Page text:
Red light cameras plagued by problems across South Florida

Feb 19, 2011

he following article was published in the Orlando Sentinel on February 19, 2011:

Red light cameras plagued by problems across South Florida

By Scott Wyman

Red light cameras have become a legal nightmare for cities across South Florida.

It’s costing taxpayers tens of thousands of dollars to defend camera-related citations in court with the result being that some cities are spending thousands more than they are collecting in fines.

The state Legislature is considering pulling the plug.

The networks of traffic cameras installed from Pembroke Pines to Fort Lauderdale have failed to live up to promises that thousands of drivers would be caught running red lights and that cities would collect millions of dollars in fines.

An increasing number of drivers are fighting their tickets and winning. Courts in Palm Beach and Broward counties have stunned city officials with rulings that severely limit enforcement. Cities have been forced to devote extra attorneys and cops to pursue tickets, and to readjust budgets as reality overtakes their once rosy projections about fines.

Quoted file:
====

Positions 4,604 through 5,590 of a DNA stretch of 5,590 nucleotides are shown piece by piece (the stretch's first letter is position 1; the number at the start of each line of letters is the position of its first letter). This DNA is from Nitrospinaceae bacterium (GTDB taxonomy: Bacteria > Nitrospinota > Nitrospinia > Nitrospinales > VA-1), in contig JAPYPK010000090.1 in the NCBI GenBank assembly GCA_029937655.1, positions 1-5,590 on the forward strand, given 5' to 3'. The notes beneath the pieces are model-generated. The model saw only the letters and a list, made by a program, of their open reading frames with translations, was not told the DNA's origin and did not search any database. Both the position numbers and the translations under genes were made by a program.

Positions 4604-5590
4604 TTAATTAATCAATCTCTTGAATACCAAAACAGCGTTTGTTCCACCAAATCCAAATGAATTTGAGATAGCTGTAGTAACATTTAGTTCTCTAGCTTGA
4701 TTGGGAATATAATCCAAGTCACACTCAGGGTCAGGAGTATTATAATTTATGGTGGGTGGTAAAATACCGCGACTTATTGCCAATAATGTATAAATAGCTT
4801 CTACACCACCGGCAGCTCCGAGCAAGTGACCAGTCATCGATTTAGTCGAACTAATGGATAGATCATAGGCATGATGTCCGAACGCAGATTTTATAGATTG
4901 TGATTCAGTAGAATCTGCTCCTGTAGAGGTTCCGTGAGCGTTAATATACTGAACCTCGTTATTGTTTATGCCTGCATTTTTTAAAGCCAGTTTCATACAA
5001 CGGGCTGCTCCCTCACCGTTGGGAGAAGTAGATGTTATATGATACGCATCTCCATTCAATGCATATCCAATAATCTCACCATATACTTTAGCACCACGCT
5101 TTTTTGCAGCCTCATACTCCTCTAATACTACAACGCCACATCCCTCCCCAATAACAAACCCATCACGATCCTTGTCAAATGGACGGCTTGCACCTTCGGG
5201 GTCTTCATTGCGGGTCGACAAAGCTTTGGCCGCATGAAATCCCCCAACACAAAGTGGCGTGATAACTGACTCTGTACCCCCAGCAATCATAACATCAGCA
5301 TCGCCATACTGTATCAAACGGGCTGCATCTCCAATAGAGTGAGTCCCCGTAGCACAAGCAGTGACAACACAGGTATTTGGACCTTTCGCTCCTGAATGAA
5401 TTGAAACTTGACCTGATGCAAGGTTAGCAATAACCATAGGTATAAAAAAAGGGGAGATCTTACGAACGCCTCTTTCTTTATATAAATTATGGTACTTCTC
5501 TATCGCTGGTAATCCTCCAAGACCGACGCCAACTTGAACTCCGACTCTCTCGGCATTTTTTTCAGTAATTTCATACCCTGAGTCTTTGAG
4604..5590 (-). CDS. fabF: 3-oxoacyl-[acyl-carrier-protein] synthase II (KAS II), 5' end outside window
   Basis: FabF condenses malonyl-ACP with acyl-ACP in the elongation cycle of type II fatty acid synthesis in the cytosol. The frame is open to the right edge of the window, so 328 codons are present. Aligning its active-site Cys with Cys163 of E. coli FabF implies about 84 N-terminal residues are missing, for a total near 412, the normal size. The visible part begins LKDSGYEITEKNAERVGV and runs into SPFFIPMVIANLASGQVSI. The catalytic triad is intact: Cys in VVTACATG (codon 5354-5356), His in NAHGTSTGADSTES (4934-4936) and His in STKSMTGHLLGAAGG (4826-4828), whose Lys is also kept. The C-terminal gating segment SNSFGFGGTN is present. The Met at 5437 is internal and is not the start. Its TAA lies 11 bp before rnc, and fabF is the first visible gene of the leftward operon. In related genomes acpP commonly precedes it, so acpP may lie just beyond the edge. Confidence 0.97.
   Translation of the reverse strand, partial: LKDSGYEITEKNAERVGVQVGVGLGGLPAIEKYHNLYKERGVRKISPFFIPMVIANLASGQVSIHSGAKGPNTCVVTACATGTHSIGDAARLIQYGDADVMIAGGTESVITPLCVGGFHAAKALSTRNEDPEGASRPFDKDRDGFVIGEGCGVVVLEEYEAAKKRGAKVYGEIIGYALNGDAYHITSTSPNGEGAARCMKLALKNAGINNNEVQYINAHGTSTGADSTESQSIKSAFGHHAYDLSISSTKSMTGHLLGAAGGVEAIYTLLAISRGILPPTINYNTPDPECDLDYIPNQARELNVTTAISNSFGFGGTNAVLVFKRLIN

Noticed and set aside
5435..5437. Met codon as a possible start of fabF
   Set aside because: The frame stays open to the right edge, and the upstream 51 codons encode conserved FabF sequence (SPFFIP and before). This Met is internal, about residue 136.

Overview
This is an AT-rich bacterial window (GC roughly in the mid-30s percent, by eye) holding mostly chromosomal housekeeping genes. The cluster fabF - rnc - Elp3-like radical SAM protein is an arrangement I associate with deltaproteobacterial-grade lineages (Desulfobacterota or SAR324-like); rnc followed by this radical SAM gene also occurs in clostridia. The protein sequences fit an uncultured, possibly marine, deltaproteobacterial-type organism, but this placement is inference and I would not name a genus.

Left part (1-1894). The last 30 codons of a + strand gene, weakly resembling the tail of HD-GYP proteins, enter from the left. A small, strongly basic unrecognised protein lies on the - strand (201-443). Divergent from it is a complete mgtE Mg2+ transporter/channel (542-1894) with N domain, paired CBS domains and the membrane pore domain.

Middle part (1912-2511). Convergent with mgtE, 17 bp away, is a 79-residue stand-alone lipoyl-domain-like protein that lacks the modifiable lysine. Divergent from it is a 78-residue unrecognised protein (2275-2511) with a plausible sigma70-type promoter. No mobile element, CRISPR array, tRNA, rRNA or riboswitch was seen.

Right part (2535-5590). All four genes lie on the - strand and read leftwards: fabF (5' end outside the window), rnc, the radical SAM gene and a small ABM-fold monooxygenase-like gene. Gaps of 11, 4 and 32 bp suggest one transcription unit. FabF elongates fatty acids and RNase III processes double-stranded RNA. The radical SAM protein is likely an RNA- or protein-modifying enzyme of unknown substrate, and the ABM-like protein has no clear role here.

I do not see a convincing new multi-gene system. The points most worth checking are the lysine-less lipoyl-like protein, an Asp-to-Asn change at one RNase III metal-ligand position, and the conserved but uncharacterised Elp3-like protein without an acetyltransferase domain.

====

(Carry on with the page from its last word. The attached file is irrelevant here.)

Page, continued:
“The rulings have been going against us, and it’s been very labor-intensive for our department,” Fort Lauderdale Police Chief Frank Adderley said.

As a result, some communities like Boca Raton and Delray Beach have delayed plans to install cameras.

Still, supporters believe the legal problems will be sorted out over the next year and that the cameras will prove helpful in reducing accidents and improving traffic safety.

“For me, it has always been a safety issue period,” Hallandale Beach Mayor Joy Cooper said. “We have cameras in our parks and other public facilities, and this is a natural progression of technology to enforce our laws. We have busy roadways and a lot of pedestrians, and I believe it will make the roads safer.”